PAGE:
My father flies up a few days before the arbitration. It’s my birthday, but I don’t really feel like doing anything; all I really want is a divorce and something resembling a reasonable agreement, and they don’t sell those online.
We decide to tackle some home improvement projects, like fixing the garage door, which hasn’t opened since six months ago when the spring broke. It was an expensive repair that I didn’t want to make if I had to sell the house – I’d rather The Departed have to bear his share of the cost since he was clearly determined to have his share of the profits. My father haggles the price down but it’s still quite a bit of money – basically, it’s now my birthday present. I can put my car in the garage.
Not only that, I can take it out again.
It makes me incredibly nervous, having spent this money on the house – I feel like we’ve now jinxed Monday’s proceedings, counting on a victory that is not yet mine. My father apologizes for the superstitiousness he’s sure is genetic, and informs me we’re moving on to other projects: We’re going to paint a room. Which one?
I decide on The Child’s bedroom, for the simple reason that it’s in the worst shape – it must be painted regardless of whether we move.
By Sunday, though, I’m able to persuade him we need to do something fun, and as it happens, the Northwest Chocolate Expo is going on that day. We’re going.
I’m the only one of the three of us who is excited about this.
We’re getting my birthday treats there, I tell them. I never got any cake. I want chocolate.
Plus, I can take it with me when I move … if only on my hips.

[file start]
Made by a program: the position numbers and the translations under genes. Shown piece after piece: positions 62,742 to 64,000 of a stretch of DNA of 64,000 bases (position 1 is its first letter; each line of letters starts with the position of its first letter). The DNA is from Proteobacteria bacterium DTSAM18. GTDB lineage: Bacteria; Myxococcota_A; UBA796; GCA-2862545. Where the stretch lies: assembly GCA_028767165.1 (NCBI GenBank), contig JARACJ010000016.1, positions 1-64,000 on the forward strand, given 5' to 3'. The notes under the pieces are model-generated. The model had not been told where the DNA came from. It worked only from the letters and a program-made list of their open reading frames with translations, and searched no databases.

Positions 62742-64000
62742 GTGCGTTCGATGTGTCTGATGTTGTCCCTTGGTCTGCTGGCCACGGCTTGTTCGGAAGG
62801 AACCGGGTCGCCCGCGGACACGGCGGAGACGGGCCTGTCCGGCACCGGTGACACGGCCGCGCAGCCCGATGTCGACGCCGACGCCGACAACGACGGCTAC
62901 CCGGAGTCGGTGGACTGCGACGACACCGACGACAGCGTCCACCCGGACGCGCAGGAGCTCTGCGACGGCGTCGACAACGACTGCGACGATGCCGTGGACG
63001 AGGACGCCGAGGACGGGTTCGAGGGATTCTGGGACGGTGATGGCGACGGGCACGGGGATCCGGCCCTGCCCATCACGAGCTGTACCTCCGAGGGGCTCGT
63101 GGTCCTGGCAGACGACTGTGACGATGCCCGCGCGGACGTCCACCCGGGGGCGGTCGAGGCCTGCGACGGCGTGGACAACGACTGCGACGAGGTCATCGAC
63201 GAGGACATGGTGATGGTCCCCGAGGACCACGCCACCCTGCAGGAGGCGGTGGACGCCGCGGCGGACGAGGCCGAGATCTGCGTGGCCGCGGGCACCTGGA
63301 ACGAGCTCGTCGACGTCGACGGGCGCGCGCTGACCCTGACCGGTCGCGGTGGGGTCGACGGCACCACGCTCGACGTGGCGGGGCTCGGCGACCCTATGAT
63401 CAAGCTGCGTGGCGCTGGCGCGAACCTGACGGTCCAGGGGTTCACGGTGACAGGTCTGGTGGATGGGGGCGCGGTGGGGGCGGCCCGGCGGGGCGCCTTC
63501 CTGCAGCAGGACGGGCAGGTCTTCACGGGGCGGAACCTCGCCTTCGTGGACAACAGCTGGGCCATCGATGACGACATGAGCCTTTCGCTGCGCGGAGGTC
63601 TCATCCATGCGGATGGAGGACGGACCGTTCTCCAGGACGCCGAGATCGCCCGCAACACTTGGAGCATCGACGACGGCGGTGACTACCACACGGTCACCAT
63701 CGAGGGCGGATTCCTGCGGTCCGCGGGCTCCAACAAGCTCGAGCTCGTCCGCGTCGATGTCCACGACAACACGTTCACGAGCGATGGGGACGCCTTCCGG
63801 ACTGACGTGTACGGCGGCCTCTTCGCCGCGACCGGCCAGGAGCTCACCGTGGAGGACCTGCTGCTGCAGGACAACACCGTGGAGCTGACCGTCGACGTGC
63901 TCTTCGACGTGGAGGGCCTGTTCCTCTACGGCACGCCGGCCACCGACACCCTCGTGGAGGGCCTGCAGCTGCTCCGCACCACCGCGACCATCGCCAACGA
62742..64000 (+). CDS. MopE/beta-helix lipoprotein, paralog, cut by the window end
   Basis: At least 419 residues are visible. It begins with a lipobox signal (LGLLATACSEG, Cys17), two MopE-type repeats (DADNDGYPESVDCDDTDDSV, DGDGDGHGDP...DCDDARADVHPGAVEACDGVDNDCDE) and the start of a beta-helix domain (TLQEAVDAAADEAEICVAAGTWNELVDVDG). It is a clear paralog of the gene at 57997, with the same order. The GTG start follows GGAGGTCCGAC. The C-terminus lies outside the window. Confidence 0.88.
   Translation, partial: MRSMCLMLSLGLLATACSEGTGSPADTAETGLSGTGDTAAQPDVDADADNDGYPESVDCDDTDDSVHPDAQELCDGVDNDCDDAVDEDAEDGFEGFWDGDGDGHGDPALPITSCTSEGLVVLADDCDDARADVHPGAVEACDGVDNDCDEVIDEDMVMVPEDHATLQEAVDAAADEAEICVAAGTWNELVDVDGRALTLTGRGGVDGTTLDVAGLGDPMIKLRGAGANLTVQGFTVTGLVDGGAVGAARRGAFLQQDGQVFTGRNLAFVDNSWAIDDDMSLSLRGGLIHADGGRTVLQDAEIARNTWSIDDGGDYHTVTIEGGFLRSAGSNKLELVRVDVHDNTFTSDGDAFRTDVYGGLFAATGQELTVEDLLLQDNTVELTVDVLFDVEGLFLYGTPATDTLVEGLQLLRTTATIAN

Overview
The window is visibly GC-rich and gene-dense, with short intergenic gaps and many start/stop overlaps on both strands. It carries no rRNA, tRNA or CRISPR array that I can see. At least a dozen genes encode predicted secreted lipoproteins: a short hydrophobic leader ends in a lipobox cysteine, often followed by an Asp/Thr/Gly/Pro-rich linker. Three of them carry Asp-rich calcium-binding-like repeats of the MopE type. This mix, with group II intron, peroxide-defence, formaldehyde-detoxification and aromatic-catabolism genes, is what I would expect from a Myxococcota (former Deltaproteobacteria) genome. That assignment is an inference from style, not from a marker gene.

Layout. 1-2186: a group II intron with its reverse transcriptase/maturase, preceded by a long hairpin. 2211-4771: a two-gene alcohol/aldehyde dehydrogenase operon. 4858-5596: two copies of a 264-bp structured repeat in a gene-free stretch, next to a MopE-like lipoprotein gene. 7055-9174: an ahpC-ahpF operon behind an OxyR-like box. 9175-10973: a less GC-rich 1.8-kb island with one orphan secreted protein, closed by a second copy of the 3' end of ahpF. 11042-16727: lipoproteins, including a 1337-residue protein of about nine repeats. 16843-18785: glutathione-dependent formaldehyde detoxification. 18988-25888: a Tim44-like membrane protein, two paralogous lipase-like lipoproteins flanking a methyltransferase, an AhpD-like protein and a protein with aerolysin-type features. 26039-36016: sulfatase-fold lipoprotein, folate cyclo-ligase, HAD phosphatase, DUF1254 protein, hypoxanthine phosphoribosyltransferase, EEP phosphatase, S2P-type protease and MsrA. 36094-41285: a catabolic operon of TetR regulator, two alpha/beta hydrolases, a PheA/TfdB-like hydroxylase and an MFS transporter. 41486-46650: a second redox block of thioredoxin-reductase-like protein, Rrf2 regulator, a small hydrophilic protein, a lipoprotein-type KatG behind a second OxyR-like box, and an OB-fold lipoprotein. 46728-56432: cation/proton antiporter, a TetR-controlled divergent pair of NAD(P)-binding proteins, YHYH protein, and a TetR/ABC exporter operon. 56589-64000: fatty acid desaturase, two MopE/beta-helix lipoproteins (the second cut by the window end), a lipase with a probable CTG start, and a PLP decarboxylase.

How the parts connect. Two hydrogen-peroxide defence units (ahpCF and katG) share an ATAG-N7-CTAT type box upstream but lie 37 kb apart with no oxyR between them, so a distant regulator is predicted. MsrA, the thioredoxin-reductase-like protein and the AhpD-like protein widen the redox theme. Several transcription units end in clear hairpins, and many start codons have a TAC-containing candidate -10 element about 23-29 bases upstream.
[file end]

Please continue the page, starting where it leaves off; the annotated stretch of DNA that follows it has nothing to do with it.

My first stop was at the Intrigue Chocolate Company booth, where I sampled their extraordinary Basil Chocolate: – rich chocolate with a refreshing basil undertone that sneaks up on you and hits you just as the chocolate stops melting. There’s a reason the dish in the picture is empty – it disappeared fast.
San Francisco-based Dandelion Chocolate came to Seattle for the event, and offered samples of their extraordinary Madagascar 70% bars. I don’t even know where to begin with this chocolate: the citrus undertones packed quite a wallop, yet the overall flavor was smooth and not too strong the way dark chocolate can sometimes be. It was a bar to be savored slowly, and probably would pair well with wine.
Forte Chocolate, from Mount Vernon, WA, had a wonderful selection of unusual chocolates, including one with the addition of some nice, biting chili pepper, that I enjoyed much more than I thought I would. I also adored their white chocolate bars.
I wish I could remember more about the booth that had this *cough* healthful assortment of chocolate offerings. I did try the beet chocolate and it was nice, in an offbeat, I’m trying too hard to be cool kind of way.
I didn’t go there with the Maple Bacon Fudge or Bacon Caramel, though.
The exhibitors at the Festival were all super-friendly, and why shouldn’t they be? They get to hang around chocolate all day … for a living. The Festival got a bit crowded, but it was still fun – even for the child, who brought home a box of Carter’s Chocolates Obama Salted Caramels to show all her friends.
No, there were no Romney chocolates available that we could find. And yes, they were delicious.
This is my contribution to Weekend Cooking, hosted by Beth Fish Reads. Why not swing by and see what other culinary surprises await?